THIS year, the UK National Health Service will introduce a “duty of candour’, a new contractual requirement on health care providers to “tell their patients if their safety has been compromised, apologise, and ensure that lessons are learned to prevent them from being repeated”.
It reminds me of the errant schoolboy being marched up to the front door of the neighbour’s house to apologise for the broken window.
The UK’s new requirement does not enjoy universal support. Respondents to the NHS consultation process were 50% for and 48.4% against the proposal. Nevertheless, it is going ahead.
Interesting times ahead in the NHS … yet again.
Australia does not need to follow suit. We have safeguards, checks and balances, and new quality and reporting agencies aplenty.
Even before the advent of our new agencies, we have institutionalised morbidity and mortality audits, perinatal and infant mortality checking, root cause analyses for adverse events and near misses, together with a medical indemnity insurance industry that has encouraged us to be open and clear with our patients.
Offering a sincere expression of regret for an adverse outcome and providing a clear explanation is not an admission of liability.
Why should we legislate for common sense?
The doctor–patient relationship is unique. It is built on honesty and trust. It is our job — our calling — as doctors to provide the best possible care for our patients throughout their lives. We provide that care and advice based on our special skills and knowledge.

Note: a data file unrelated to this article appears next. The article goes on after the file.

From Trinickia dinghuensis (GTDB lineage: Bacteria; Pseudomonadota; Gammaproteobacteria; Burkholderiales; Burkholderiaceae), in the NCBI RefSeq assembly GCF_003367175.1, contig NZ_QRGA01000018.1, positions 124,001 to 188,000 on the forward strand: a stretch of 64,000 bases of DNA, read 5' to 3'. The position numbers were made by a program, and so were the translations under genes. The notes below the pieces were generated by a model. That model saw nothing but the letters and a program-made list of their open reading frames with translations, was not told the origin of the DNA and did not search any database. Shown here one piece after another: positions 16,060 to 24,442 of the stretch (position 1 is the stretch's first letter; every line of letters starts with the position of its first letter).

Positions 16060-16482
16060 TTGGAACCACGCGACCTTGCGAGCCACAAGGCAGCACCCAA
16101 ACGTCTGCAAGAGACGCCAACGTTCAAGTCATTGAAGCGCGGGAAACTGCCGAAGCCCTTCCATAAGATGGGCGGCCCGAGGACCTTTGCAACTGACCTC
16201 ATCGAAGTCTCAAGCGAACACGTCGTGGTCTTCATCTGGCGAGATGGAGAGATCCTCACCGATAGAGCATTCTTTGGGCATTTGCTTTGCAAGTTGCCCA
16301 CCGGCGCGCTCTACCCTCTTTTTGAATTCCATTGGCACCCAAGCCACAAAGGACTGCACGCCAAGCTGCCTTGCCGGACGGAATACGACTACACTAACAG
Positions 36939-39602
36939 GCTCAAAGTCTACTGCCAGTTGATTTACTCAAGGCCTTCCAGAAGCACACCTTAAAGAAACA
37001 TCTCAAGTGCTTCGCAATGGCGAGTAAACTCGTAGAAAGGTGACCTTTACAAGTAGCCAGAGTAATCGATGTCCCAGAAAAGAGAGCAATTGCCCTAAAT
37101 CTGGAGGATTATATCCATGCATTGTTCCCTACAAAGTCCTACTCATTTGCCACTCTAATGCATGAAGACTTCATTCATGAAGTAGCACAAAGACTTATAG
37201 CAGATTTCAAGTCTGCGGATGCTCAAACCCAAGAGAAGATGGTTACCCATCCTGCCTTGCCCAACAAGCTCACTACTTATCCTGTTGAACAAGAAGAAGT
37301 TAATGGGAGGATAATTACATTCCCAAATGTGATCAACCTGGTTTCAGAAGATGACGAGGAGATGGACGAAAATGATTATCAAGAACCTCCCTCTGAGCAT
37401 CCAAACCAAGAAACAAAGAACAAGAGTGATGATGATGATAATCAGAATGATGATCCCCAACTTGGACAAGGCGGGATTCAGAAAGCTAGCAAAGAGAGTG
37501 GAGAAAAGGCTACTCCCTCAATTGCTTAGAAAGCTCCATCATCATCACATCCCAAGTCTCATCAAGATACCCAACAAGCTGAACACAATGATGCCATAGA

If there are adverse events, we recognise them, take responsibility for them, and seek to rectify them — in concert with the patient — and put in place mechanisms to avoid recurrence of such events.
To this end, I think we are well ahead of the UK and the NHS.
The Medical Board of Australia produced Good medical practice: a code of conduct for doctors in Australia. The AMA had a hand in its publication, and it encapsulates the views of the profession in many areas.
Formally adopted in 2010, the code describes what is expected of all doctors registered to practise medicine in Australia. It sets out the principles that characterise good medical practice and makes explicit the standards of ethical and professional conduct expected of doctors by their professional peers and the community.
The Medical Board code states clearly that, in the event of adverse events, doctors should explain to the patient as promptly and fully as possible what has happened and the anticipated short- and long-term consequences.
The code also states that doctors should acknowledge the patient’s right to complain and work with patients to resolve the issue, where possible.
Importantly, the code calls on doctors to provide a prompt, open and constructive response, including an explanation, and, if appropriate, an apology.
It is also a companion piece to the AMA’s code of ethics.
The AMA’s code says that doctors must first consider the wellbeing of the patient, treat your patient with compassion and respect, and approach health care as collaboration between doctor and patient.
This is at the core of medical practice in Australia. We have an intrinsic duty of candour, and more.
It will be interesting to observe how our colleagues in the UK respond to being obliged by law to do what they surely do naturally and instinctively.
Dr Steve Hambleton is the federal president of the AMA.
Posted 18 February 2013